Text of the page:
And we all know a life without access to a Taco Bell drive thru window is a life hardly worth living.

So. What to do with the Uhaul? Here’s what’s working for me:

1. Identify. Take inventory of your guilts. Write them down. Give yourself a solid chunk of solitude – maybe three or four hours – to take stock of what is weighing you down and whether it’s a Hot Wheels, Elephant or Bystander type of Guilt. Once you’ve identified the problem you’re 60% toward the healing!

2. Hash It Out. Put your brave face on – you may feel guilt because you should feel guilty. That’s because you have something called a conscious to alert you when you’ve crossed the moral line! I know, I know, that’s crazy talking because we’re all perfect… oh, wait a minute, I’m not perfection personified?!  Oh. (Someone alert my husband and children! I don’t think they know!)

Guilt alerts us to areas of infection in our relationships and for that, I recommend being grateful. Guilt shows us where we’ve messed up and gives us an opportunity to create healing.

To work through your guilt figure out what needs to be addressed. Some guilts hold you back from your full potential, so stop letting something else run your life!

3. Seek Resolution. If you’re a Christian, the first thing you must do is make your wrongs right with God. If you’re not a Christian and you’re reading this, I’d suggest you learn a bit more about how Christianity works, because there is nothing else you will find that will give you absolution like the forgiveness of the being that created forgiveness.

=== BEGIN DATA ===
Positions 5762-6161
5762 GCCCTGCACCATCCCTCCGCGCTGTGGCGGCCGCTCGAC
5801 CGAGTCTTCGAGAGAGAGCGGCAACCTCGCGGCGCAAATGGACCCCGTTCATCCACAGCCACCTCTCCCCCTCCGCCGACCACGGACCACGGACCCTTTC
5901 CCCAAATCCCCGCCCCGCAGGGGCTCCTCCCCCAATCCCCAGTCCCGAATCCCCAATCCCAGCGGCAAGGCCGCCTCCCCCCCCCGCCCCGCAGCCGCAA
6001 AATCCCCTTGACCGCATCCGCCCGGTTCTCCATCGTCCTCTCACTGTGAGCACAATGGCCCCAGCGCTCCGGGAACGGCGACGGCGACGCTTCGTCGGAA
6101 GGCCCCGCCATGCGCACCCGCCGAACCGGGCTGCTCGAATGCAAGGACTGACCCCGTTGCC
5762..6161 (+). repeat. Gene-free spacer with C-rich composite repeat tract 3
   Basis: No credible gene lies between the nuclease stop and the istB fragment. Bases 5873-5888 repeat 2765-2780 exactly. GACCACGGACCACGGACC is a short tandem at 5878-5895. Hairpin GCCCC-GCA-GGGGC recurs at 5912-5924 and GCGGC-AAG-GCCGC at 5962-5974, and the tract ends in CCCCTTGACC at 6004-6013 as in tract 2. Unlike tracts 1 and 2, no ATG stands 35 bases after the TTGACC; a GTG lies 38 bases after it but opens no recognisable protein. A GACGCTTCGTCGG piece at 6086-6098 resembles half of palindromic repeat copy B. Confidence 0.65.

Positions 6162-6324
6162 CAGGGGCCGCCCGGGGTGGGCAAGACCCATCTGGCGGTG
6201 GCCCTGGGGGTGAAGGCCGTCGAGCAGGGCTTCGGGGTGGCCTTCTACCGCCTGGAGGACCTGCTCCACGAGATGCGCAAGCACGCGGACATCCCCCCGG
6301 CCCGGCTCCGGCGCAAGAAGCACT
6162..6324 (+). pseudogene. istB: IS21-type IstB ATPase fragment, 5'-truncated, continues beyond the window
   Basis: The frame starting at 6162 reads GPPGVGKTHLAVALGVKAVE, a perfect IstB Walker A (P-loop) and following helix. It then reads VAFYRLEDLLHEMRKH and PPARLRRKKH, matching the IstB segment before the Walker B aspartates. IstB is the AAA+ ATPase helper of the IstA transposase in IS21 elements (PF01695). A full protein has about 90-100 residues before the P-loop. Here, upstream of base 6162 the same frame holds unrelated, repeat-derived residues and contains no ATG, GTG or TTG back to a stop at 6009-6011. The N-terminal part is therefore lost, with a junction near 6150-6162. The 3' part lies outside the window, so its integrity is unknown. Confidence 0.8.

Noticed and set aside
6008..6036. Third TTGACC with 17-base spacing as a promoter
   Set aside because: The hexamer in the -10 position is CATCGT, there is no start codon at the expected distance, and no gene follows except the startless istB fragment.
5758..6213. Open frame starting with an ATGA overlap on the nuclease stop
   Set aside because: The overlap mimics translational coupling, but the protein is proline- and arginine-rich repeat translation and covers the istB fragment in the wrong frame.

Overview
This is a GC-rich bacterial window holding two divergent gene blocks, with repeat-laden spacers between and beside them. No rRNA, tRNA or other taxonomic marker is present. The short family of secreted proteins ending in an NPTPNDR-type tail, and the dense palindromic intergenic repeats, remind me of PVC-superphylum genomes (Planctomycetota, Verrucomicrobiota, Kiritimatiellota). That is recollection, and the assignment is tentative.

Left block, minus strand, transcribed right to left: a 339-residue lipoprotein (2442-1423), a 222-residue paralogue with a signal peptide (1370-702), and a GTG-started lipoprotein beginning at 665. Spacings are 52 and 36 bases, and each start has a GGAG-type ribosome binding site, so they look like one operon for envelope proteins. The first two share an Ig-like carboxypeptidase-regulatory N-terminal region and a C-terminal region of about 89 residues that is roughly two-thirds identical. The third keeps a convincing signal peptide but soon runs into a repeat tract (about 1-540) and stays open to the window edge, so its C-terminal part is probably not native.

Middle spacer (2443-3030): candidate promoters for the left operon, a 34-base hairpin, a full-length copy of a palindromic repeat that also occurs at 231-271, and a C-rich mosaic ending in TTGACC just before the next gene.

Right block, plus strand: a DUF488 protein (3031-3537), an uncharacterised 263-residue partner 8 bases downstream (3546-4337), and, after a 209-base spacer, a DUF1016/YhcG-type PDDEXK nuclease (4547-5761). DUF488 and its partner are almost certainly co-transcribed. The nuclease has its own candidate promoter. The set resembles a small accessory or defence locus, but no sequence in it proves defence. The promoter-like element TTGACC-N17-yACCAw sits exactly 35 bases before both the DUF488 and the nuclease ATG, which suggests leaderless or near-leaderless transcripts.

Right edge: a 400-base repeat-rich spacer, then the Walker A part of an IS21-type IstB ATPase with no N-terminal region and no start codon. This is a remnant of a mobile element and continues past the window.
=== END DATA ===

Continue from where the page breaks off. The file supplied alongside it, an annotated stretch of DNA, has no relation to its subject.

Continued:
When you have an Elephant Guilt, if it is at all possible go to the person and ask forgiveness (unless that will cause more harm).

For example, one of my friends had an incredibly rocky relationship with her dad. It had been years since they talked when she began feeling the heaviness of their discord. After a lot of praying and gaining the maturity to realize she needed to say she was sorry whether he apologized to her or not, she called him. They talked, their relationship was restored over time, and today she has been freed from that Elephant Guilt. That’s good stuff!

For the Hot Wheel Guilts, decide what’s worth holding dear. I bless and release all cases of mistaken name calling or asking a chunky woman if she’s pregnant when she’s not. Oh, and fashion errors! Especially if made before the age of 18 because we all know children and teenagers have NO FASHION SENSE WHATSOEVER. Is there any other explanation for why Uno showed up wearing mittens, a scarf, shorts, sequined shoes and a t-shirt that said “I heart Hugs” and wanted to go out in public?! I think not.

Bystander Guilt has to go back from whence it came. It has no place in your life if it does not align with your own integrity. You’re going to experience guilt because life happens and people hurt each other, it’s just part of the human condition. So make sure the guilt you’re carrying is a product of your own belief system, not someone else’s. Life is too short to store someone else’s baggage in your Uhaul.

What advice do you have for releasing guilt? If this makes sense to you, please share it with your friends, co-workers and, oh, yeah, your Jewish mother. Or just your mother who was in labor with you for 36 hours and has never let you live it down.